A North Carolina attorney got into a tense verbal altercation with police after they claimed a new law forbade him from recording them.
Jesse Bright is a criminal defense attorney who drives for Uber to help pay off his student loans. On February 26, he was pulled over by the Wilmington Police after he allegedly took his passenger to a drug house under surveillance. While pulled over, Bright began recording the situation, when Sgt. Kenneth Becker told him to stop filming. Bright insisted that it was his right and he would continue recording, at which point the officer claimed there was a new state law forbidding him from doing so and that he would be arrested if he continued. Again, Bright insisted, and in response, the officer called him a "jerk," told him to get out of the car, and that he "better hope" they didn't find anything in the vehicle.
Police called for a K9 unit and claimed it "hit" on the vehicle, giving them probable cause to search it, despite Bright's earlier insistence that he did not consent to a search. Eventually, both he and his passenger were let go. Bright told the Washington Post he initially did not want to make the exchange public, but did so when Sgt. Becker and the department did not return his calls or apologize for what he says was a violation of his constitutional rights. Eventually, Wilmington Police Chief Ralph Evangelous said an internal investigation was launched, the officer was counseled as to a citizen's rights, and the department issued a statement affirming that it is indeed the right of a person to record police in public places and that doing so does well to protect all involved. Bright said:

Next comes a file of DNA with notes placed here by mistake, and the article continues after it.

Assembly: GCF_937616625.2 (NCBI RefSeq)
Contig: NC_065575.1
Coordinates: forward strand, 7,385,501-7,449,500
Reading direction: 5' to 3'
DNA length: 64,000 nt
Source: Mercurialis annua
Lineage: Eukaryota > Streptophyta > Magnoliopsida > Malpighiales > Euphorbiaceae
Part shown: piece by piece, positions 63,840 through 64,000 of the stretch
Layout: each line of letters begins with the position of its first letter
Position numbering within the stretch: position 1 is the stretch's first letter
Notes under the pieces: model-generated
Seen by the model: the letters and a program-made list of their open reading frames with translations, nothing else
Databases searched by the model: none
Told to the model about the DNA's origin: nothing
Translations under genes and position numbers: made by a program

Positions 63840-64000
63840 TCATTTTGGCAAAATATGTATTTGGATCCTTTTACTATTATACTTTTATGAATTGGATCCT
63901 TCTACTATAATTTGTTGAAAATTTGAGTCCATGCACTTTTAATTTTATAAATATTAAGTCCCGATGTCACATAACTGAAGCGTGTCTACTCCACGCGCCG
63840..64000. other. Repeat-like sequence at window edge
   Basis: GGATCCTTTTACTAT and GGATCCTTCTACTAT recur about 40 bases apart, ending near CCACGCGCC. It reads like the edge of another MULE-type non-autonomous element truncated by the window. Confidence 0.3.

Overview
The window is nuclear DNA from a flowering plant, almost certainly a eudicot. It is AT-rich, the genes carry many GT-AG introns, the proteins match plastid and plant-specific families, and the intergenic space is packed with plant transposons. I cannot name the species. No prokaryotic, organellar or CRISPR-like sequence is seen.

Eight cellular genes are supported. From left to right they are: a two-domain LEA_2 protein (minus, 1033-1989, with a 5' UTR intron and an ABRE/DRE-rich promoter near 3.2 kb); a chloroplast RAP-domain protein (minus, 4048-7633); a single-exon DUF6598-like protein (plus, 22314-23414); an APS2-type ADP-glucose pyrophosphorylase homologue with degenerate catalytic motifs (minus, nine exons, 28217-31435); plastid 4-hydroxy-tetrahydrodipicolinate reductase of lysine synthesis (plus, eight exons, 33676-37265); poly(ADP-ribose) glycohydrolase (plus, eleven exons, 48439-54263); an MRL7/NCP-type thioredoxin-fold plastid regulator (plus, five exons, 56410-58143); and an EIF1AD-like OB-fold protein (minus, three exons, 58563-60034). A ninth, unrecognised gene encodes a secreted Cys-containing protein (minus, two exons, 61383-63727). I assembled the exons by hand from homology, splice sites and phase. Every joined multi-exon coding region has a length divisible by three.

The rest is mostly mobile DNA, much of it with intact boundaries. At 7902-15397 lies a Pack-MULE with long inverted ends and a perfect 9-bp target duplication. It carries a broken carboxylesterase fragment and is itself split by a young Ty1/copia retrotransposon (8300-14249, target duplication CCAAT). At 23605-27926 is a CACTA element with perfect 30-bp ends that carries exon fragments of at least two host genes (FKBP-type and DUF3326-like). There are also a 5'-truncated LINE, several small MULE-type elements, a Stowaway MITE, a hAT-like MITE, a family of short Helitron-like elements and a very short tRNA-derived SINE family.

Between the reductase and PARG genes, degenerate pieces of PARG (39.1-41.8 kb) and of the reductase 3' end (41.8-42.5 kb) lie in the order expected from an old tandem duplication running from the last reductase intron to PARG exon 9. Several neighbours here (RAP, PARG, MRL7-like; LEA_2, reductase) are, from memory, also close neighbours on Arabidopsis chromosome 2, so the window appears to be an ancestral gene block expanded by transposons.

I think the video shows that the police are willing to lie in order to coerce people into doing what they want them to do. You just have to know your rights.
It's an important reminder (particularly as photographers) to be fully aware of the law regarding photo and video in public places.